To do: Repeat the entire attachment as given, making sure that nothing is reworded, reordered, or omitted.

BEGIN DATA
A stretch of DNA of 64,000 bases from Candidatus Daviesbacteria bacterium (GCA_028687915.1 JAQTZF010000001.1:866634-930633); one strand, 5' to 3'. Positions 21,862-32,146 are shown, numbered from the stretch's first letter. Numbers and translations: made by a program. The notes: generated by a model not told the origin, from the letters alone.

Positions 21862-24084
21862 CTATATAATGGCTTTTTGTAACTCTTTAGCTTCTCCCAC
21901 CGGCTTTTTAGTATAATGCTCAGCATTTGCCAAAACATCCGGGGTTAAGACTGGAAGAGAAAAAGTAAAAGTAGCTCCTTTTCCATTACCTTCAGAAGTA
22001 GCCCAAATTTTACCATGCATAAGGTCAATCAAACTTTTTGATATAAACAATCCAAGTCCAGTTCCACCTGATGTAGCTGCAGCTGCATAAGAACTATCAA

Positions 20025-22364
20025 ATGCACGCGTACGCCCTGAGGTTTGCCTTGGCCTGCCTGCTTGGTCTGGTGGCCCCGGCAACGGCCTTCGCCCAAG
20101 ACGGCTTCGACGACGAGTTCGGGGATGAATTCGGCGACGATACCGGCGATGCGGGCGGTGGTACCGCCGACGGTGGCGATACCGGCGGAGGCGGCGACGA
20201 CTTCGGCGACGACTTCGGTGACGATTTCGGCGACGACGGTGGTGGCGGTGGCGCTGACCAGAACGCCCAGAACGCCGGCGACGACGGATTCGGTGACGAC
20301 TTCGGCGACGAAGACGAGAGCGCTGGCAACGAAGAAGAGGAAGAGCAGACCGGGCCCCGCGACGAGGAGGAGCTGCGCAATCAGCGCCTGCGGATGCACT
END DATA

A stretch of DNA of 64,000 bases from Candidatus Daviesbacteria bacterium (GCA_028687915.1 JAQTZF010000001.1:866634-930633); one strand, 5' to 3'. Positions 21,862-32,146 are shown, numbered from the stretch's first letter. Numbers and translations: made by a program. The notes: generated by a model not told the origin, from the letters alone.

Positions 21862-24084
21862 CTATATAATGGCTTTTTGTAACTCTTTAGCTTCTCCCAC
21901 CGGCTTTTTAGTATAATGCTCAGCATTTGCCAAAACATCCGGGGTTAAGACTGGAAGAGAAAAAGTAAAAGTAGCTCCTTTTCCATTACCTTCAGAAGTA
22001 GCCCAAATTTTACCATGCATAAGGTCAATCAAACTTTTTGATATAAACAATCCAAGTCCAGTTCCACCTGATGTAGCTGCAGCTGCATAAGAACTATCAA

Positions 20025-22364
20025 ATGCACGCGTACGCCCTGAGGTTTGCCTTGGCCTGCCTGCTTGGTCTGGTGGCCCCGGCAACGGCCTTCGCCCAAG
20101 ACGGCTTCGACGACGAGTTCGGGGATGAATTCGGCGACGATACCGGCGATGCGGGCGGTGGTACCGCCGACGGTGGCGATACCGGCGGAGGCGGCGACGA
20201 CTTCGGCGACGACTTCGGTGACGATTTCGGCGACGACGGTGGTGGCGGTGGCGCTGACCAGAACGCCCAGAACGCCGGCGACGACGGATTCGGTGACGAC
20301 TTCGGCGACGAAGACGAGAGCGCTGGCAACGAAGAAGAGGAAGAGCAGACCGGGCCCCGCGACGAGGAGGAGCTGCGCAATCAGCGCCTGCGGATGCACT